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Around the block with ASU

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Few were surprised when Arizona State University recently blocked access to change.org, a popular and widely-used website that allows Internet denizens the opportunity to author and sign petitions that promote social change. The bolt from the blue came quickly, in the form of a hasty reversal of the ban and an awful lot of back-pedaling by the university.

Angry activists buried ASU in emailed complaints within hours of the net block, which the school is claiming had nothing to do with change.org’s content. The blockade became necessary, according to ASU, to protect its web network from spam and viruses.

“Arizona State University blocked access to the website change.org after it was used to spam thousands of university email accounts in early December, 2011,” according to an official release sent to media just after ASU’s access to change.org was restored. “[T]he university routinely blocks both inbound and outbound access to sites that distribute spam to stop the propagation of malware and the associated compromise of an individual’s personal information or the security of university accounts and information. The university blocks spam emails regardless of their content.”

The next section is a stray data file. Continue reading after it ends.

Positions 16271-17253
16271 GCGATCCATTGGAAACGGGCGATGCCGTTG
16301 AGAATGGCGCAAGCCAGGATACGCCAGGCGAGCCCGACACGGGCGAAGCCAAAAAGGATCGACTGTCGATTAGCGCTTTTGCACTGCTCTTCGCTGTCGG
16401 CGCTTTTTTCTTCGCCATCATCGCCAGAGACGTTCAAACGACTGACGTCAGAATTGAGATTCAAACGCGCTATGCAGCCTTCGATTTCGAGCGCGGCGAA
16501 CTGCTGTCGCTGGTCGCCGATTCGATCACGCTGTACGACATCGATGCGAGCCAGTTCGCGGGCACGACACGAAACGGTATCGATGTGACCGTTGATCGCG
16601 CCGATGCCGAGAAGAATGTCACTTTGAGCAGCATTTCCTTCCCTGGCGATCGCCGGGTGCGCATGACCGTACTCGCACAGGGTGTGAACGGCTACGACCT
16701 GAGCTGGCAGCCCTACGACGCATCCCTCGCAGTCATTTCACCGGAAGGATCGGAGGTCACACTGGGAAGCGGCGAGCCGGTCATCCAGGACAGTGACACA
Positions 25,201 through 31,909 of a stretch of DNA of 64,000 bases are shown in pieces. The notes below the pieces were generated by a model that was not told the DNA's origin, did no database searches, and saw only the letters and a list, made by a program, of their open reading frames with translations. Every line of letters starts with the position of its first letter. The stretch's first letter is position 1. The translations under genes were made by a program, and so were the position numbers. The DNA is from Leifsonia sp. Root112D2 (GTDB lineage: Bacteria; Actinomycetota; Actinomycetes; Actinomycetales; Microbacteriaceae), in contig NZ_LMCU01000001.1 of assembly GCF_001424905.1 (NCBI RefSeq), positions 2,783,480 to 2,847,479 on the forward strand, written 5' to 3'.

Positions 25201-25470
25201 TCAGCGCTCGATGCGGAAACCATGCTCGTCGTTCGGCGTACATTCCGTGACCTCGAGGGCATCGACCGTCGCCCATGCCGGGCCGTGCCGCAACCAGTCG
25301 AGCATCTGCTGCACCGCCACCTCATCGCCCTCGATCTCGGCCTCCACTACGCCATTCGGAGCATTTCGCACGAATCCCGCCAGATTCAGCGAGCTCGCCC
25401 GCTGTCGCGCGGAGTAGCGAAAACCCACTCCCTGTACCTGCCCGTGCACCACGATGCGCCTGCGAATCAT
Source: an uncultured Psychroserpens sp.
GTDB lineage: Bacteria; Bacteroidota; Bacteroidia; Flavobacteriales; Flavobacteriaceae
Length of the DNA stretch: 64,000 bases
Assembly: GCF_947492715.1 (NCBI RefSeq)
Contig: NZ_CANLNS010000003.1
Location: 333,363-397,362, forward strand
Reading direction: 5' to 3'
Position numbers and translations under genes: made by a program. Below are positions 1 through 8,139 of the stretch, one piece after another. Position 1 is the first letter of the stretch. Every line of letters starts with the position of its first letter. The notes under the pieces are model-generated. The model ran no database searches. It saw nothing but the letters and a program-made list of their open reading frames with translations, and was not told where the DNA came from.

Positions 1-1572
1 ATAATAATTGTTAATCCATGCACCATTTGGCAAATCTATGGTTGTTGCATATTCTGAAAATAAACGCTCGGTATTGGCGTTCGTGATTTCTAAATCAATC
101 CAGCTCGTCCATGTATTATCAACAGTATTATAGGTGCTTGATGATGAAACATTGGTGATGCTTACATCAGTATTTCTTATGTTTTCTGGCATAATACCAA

The release went on to state that “ASU strongly supports the First Amendment and an individual’s or group’s right to free speech.” But some of the university’s detractors disagree, in part because the plug-pulling on change.org occurred while the site was circulating a petition demanding a decrease in ASU’s tuition rates. It’s that petition, according to a Tumblr blog post written by ASU student, Eric Haywood, that was behind the university’s censure on December 7 – an accusation that ASU firmly denied. Yet mere hours after Haywood created a second petition titled “Arizona State University: Stop CENSORING change.org,” the school’s ban on the petitioning site was suddenly lifted.

But not quickly enough to keep the story from going national and drawing fire from several activist organizations. “The timing of ASU’s actions in this case has created the unmistakable impression that ASU has used its spam policy as a pretext to deny access to a petition because of content that is critical of the university and its administration,” a spokesperson from the Foundation for Individual Rights in Education wrote in a letter to ASU president, Michael Crow, in early February.

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